Autism: what are the symptoms and care approaches?

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Autism: what are the symptoms and care approaches?
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According to the World Health Organisation autism is a developmental neurological illness linked to development abnormalities in the central nervous system.  Children or adults who have autism often struggle to find information and appropriate support to help them with this illness. According to the NHS, it is estimated that about 1 in every 100 people is affected by Autism (ASD) in Britain. 

Range of symptoms and disabilities

According to the French High Authority of Health (HAS), there is no link between PDD (pervasive developmental disorders, or ASD) and the MMR vaccination (measles-mumps-rubella).

Recent studies have shown that:

  • Pervasive Developmental Disorders are 4 times more common in boys,
  • The risk of autism increases among new siblings, if another sibling already has a PDD.

But disability situations are not all the same. Some suffer from illnesses or more severe symptoms than others such as:

  • sleeping troubles,
  • epilepsy,
  • anxiety, depression,
  • attention deficit, mental retardation,
  • manifestation of impaired development before the age of 3 (“limited, repetitive and stereotyped behavior” according to HAS),
  • tantrums …

Autism: what sort of care approaches are there?

Psychoanalytical approach

This controversial approach helps to improve the development and autonomy of an autistic child under the age of 4.  The psychoanalytical approach believes that autism is a linked to failed social interaction between the mother and their child.  However this theory has been refuted by many international studies.

The approach essentially consists of an observation of the parent’s behaviour while interacting with their child.  However this  approach has been challenged by many health bodies who favour the educational, behavioral and developmental approach.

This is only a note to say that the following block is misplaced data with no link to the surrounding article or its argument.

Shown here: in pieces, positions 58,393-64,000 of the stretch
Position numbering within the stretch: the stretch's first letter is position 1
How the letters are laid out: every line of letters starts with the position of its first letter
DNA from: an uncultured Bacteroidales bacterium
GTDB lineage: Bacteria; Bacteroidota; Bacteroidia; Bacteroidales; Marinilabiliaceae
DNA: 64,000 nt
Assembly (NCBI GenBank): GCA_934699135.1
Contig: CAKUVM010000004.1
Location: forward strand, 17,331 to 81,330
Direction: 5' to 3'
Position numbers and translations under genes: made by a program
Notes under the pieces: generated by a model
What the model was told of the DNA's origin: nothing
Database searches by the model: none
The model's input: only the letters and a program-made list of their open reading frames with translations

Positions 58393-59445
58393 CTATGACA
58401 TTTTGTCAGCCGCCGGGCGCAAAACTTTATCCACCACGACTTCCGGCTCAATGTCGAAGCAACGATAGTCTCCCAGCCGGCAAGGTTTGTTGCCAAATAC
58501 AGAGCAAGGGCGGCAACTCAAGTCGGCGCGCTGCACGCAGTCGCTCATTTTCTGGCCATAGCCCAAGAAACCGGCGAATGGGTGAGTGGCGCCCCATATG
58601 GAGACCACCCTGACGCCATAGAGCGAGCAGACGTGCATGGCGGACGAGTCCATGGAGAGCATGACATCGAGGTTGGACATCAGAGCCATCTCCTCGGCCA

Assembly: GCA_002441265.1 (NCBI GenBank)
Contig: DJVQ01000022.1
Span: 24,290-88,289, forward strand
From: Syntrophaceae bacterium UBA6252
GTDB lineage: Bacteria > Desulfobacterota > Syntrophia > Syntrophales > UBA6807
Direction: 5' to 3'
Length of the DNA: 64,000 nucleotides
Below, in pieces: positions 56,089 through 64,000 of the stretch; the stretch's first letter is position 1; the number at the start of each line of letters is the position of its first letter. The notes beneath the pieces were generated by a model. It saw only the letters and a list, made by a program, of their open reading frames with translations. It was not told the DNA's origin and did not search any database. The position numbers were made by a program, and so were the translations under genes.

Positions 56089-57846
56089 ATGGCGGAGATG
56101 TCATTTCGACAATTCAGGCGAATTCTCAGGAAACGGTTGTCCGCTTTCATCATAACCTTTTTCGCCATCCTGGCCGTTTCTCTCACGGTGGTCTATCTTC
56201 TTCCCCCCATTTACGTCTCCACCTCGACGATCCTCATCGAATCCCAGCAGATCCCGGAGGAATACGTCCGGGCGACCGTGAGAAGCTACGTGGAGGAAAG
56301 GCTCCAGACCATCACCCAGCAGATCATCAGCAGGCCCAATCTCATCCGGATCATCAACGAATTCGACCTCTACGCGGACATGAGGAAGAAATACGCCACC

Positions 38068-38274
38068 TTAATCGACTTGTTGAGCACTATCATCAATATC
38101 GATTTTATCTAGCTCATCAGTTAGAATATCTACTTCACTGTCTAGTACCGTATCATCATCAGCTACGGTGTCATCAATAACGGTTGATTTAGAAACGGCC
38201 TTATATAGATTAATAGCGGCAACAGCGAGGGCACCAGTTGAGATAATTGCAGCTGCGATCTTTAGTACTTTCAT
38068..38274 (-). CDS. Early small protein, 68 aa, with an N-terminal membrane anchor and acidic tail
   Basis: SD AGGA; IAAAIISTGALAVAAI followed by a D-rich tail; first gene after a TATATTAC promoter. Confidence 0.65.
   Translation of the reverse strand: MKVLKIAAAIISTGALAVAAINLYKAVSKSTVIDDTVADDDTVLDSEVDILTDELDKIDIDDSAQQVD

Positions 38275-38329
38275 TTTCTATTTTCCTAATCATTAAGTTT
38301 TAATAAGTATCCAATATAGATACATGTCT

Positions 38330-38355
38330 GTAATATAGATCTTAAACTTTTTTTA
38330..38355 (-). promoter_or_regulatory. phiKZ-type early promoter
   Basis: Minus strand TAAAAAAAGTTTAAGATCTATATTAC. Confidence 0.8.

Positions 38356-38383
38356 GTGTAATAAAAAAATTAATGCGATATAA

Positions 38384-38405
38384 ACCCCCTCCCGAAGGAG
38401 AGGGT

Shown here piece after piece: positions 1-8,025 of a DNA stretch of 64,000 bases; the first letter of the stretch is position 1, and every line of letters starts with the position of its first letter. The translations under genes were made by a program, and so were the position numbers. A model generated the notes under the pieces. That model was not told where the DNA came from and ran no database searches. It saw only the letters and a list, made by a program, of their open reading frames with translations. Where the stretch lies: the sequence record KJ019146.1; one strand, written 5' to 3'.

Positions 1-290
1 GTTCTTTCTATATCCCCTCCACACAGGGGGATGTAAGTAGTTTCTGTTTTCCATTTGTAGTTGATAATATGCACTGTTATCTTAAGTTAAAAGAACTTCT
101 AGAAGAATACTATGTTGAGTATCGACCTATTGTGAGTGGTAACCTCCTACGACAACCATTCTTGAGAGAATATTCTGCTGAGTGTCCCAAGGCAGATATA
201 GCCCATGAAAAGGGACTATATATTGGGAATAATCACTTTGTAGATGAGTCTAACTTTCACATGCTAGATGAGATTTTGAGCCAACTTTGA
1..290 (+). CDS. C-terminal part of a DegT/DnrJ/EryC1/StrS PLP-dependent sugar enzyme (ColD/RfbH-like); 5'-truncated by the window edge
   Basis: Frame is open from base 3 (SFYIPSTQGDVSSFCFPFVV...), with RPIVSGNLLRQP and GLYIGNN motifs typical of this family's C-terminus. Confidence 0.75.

Behavioural, educational and developmental approach

Behavioural programs are based on a complete analysis of the psychomotor, communicative, sensory and personal abilities of an autistic person. Once the development level is evaluated, a personalized project of multidisciplinary educational and behavioral interventions can be implemented.

Psychomotor and speech therapy sessions based on developmental and reward psychology can also be offered. These programs aim to facilitate the learning, development and social or academic integration of autistic people.

Autism is a disability: School

Social inclusion at school can be challenging for autistic children who can often become anxious in social situations.  Teachers should be observant and accepting of their behaviour in class.  For example in stressful situations with lots of noise, children with autism might cry out in rage or fury and not be able to manage their temper.  They can also make inappropriate comments without realising or they can keep themselves to themselves as they find social interacting very frightening.

Every child has the right to public education regardless of any disability. Some comprehensive schools with large class sizes and limited staff resources many struggle to find the appropriate educational care for children with severe autism. However there are schools specialised for children with severe disabilities

More needs to be done to help people with autism!

According to a recent article in The Independent The number of children with a learning disability or autism detained in institutions has more than doubled since 2015.  These children are often not given the appropriate care they deserve and are sent unnecessarily to specialised institutions. The shocking Winterbourne Veiw case  is an example of vulnerable people with learning difficulties suffering abuse at a health care centre where staff were unable to provide appropriate care. However the financial budget for health care can often impede improvements to this service.

Nevertheless there are services available which do provide excellent care for people suffering from learning difficulties.  These services give autistic people a better quality of life while exposing them to fun, social situations in secure and comfortable environments. For example many cinemas and theatres now offer autism friendly screenings of films or performances.


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